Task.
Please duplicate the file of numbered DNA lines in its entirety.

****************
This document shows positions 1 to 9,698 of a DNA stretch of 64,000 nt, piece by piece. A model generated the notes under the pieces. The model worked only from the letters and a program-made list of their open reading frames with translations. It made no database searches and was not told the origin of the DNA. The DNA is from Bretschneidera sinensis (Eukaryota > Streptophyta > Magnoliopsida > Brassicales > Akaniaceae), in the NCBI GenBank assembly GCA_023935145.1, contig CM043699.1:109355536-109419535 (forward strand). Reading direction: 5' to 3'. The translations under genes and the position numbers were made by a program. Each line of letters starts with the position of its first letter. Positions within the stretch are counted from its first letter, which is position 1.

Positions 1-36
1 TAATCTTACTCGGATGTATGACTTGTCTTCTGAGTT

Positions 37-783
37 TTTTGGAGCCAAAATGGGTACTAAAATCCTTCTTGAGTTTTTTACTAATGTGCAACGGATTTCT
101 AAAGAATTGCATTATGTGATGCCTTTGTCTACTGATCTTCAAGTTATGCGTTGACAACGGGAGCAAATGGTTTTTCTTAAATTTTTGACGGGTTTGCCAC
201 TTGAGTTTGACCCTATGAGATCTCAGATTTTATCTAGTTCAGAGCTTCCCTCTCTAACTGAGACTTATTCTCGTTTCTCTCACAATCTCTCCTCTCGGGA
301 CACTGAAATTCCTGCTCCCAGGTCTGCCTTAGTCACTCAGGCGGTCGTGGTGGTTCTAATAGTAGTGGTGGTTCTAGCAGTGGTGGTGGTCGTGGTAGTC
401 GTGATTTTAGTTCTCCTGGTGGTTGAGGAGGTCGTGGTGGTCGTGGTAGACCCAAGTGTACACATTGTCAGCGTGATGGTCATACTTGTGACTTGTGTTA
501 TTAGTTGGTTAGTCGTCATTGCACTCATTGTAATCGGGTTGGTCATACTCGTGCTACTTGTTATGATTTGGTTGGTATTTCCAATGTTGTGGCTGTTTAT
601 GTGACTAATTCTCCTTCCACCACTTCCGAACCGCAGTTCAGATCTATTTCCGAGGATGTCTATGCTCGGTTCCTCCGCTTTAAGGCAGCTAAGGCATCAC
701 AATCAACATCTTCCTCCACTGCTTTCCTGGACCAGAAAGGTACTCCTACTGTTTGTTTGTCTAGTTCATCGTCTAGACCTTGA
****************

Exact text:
This document shows positions 1 to 9,698 of a DNA stretch of 64,000 nt, piece by piece. A model generated the notes under the pieces. The model worked only from the letters and a program-made list of their open reading frames with translations. It made no database searches and was not told the origin of the DNA. The DNA is from Bretschneidera sinensis (Eukaryota > Streptophyta > Magnoliopsida > Brassicales > Akaniaceae), in the NCBI GenBank assembly GCA_023935145.1, contig CM043699.1:109355536-109419535 (forward strand). Reading direction: 5' to 3'. The translations under genes and the position numbers were made by a program. Each line of letters starts with the position of its first letter. Positions within the stretch are counted from its first letter, which is position 1.

Positions 1-36
1 TAATCTTACTCGGATGTATGACTTGTCTTCTGAGTT

Positions 37-783
37 TTTTGGAGCCAAAATGGGTACTAAAATCCTTCTTGAGTTTTTTACTAATGTGCAACGGATTTCT
101 AAAGAATTGCATTATGTGATGCCTTTGTCTACTGATCTTCAAGTTATGCGTTGACAACGGGAGCAAATGGTTTTTCTTAAATTTTTGACGGGTTTGCCAC
201 TTGAGTTTGACCCTATGAGATCTCAGATTTTATCTAGTTCAGAGCTTCCCTCTCTAACTGAGACTTATTCTCGTTTCTCTCACAATCTCTCCTCTCGGGA
301 CACTGAAATTCCTGCTCCCAGGTCTGCCTTAGTCACTCAGGCGGTCGTGGTGGTTCTAATAGTAGTGGTGGTTCTAGCAGTGGTGGTGGTCGTGGTAGTC
401 GTGATTTTAGTTCTCCTGGTGGTTGAGGAGGTCGTGGTGGTCGTGGTAGACCCAAGTGTACACATTGTCAGCGTGATGGTCATACTTGTGACTTGTGTTA
501 TTAGTTGGTTAGTCGTCATTGCACTCATTGTAATCGGGTTGGTCATACTCGTGCTACTTGTTATGATTTGGTTGGTATTTCCAATGTTGTGGCTGTTTAT
601 GTGACTAATTCTCCTTCCACCACTTCCGAACCGCAGTTCAGATCTATTTCCGAGGATGTCTATGCTCGGTTCCTCCGCTTTAAGGCAGCTAAGGCATCAC
701 AATCAACATCTTCCTCCACTGCTTTCCTGGACCAGAAAGGTACTCCTACTGTTTGTTTGTCTAGTTCATCGTCTAGACCTTGA